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Fifth Aliyah

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The Fifth Aliyah (Hebrew: העלייה החמישית, romanizedHaAliyah HaHamishit) refers to the fifth wave of the Jewish immigration to Palestine from Europe and Asia between the years 1929 and 1939,[1] with the arrival of 225,000 to 300,000 Jews.[2] The Fifth Aliyah, or fifth immigration wave, began after the comeback from the 1927 economic crisis in Mandatory Palestine and the 1929 Palestine riots, during the period of the Fourth Aliyah.[dubiousdiscuss]

This wave of immigration began as a pioneering one, but with the onset of racial persecution in Nazi Germany attained the character of a mass migration between 1933 and 1939, with at least 55,000 Jews from Central Europe immigrating to Palestine or residing there as semi-permanent residents.[3] The 1936–1939 Arab riots in Mandatory Palestine weakened the immigration wave, but during the years 1938–1939 thousands of Jewish immigrants arrived, some of them illegally. The British White Paper of 1939 severely curtailed Jewish immigration. The onset of World War II a few months later also inhibited immigration to Mandatory Palestine.

The causes for the immigration[edit]

  • The rise to power of Hitler and the Nazi Party caused enormous disruption to the lives of Jews in Germany and Eastern Europe. As Nazi persecution tightened its grip on the Jewish population, many who wished to leave Germany were prevented by the immigration laws of the Third Reich, forcing them to stay and suffer from the huge wave of overt antisemitism sweeping the country. In an attempt to ameliorate this problem, the Jewish agency and the Nazi authorities reached in August 1933 a transfer agreement, in Hebrew heskem ha'avara, stipulating that Jews leaving Germany be reimbursed for their assets, even though German law at the time required them to give up their assets in order to leave. These provisions were combined with an allowance for the importation of German merchandise to Palestine. While not destined to be a permanent arrangement, the Haavara Agreement served interests on both sides of the dispute and helped facilitate continued Jewish immigration to the region.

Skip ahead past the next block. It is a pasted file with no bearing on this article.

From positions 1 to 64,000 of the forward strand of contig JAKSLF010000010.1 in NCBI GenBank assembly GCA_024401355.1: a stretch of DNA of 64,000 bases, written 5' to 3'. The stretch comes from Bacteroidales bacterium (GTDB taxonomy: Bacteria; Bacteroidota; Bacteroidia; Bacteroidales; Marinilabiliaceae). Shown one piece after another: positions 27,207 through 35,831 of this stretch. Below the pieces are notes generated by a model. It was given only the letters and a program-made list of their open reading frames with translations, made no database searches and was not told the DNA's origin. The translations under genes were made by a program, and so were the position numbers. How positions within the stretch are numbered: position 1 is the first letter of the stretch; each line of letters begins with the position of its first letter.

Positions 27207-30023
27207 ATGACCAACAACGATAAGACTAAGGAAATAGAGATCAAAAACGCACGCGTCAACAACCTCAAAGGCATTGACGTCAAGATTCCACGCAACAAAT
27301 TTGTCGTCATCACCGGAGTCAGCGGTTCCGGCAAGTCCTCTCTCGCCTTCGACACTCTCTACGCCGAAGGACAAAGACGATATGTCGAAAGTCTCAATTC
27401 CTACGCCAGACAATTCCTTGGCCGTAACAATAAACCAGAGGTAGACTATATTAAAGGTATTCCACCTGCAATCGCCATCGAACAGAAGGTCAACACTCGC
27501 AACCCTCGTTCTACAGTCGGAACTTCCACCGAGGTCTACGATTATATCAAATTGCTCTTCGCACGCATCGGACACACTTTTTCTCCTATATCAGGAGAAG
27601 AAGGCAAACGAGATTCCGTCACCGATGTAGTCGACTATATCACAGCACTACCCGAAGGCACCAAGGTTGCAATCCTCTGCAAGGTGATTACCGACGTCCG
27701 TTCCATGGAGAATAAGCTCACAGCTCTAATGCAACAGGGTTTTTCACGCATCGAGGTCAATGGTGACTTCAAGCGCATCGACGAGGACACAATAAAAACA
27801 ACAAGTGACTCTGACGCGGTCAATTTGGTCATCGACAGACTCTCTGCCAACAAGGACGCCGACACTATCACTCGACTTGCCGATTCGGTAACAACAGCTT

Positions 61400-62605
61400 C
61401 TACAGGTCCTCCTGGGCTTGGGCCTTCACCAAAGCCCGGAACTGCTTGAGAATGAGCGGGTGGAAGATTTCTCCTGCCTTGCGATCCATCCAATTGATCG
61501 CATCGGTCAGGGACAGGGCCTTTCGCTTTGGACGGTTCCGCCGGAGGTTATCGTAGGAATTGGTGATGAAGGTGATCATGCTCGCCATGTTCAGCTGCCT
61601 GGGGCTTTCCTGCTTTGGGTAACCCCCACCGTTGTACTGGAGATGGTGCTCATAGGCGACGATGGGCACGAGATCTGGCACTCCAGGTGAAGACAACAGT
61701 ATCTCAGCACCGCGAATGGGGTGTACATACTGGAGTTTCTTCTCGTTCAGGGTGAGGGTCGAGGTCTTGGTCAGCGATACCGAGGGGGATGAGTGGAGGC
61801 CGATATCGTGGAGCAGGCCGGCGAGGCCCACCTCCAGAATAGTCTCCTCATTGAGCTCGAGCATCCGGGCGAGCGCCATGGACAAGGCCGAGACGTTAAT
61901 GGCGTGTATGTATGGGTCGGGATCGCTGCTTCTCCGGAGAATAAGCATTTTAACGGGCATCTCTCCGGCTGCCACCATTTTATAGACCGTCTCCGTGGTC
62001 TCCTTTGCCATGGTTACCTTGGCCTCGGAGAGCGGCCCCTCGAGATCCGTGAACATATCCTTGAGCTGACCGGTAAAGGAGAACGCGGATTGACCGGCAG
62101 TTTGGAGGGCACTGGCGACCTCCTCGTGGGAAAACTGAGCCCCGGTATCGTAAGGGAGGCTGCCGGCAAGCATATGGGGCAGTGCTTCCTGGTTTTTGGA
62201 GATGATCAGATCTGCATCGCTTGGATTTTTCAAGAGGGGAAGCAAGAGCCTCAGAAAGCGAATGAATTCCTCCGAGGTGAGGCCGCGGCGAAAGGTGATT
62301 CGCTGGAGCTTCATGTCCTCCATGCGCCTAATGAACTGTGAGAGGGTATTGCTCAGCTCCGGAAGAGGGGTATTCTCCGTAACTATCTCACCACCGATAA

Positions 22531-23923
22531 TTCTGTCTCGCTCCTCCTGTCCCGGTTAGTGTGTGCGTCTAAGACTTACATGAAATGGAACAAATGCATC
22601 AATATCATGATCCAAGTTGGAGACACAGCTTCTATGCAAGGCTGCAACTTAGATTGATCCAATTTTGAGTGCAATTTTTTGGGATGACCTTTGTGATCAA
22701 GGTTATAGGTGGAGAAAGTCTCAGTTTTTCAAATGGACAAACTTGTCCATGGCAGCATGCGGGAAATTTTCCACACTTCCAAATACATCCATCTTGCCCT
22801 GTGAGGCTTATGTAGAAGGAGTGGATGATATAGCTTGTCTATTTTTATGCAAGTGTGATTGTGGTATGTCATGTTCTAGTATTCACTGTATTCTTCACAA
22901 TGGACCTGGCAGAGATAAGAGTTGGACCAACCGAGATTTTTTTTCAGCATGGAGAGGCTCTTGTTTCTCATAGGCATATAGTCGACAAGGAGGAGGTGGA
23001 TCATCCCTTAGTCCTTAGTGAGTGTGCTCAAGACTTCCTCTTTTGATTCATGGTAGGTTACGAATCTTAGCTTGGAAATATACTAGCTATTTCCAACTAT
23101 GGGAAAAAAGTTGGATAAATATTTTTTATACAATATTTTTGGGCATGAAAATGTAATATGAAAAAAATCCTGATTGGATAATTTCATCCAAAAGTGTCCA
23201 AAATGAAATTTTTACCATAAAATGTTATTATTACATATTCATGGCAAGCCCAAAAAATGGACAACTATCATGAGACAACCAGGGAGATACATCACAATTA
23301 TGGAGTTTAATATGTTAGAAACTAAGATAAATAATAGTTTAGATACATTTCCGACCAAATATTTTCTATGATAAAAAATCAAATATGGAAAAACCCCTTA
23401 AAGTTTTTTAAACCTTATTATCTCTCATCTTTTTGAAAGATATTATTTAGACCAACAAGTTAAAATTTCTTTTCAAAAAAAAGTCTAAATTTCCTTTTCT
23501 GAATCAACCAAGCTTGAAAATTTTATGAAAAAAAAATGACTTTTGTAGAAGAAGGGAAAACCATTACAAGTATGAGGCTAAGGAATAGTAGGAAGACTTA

• The exchange of the British colonial administrator – the new British colonial administrator, Arthur Wauchope, was pro-Zionist, granting many immigration permits and encouraging the Jewish economy and Zionist settlement.
  • The economic growth in Palestine – the transmission agreement with Germany bringing large amounts of money was a starting point to the recovery of the Jewish economy in Palestine after the crisis of the late 1920s.[citation needed]
  • The closing of gates to the United States – in 1921 the United States decided to severely restrict immigration, and even during the period of the Fifth Aliyah the US kept its gates closed to the majority of immigrants, despite the persecution of the Jews in Europe.
  • Anti-semitism in the world prevailed – many more regimes in mainly European countries adopted a policy of anti-semitism which encouraged riots, persecution and the economic and social limitations on Jews.[citation needed]



  1. ^ Israeli government site on the Fifth Aliyah
  2. ^ Yoav Gelber, "The Historical Role of Central European Immigration to Israel," Leo Baeck Institute Year Book 38 (1993), p. 327.
  3. ^ Yoav Gelber, "The Historical Role of Central European Immigration to Israel," Leo Baeck Institute Year Book 38 (1993), p. 326 n. 6.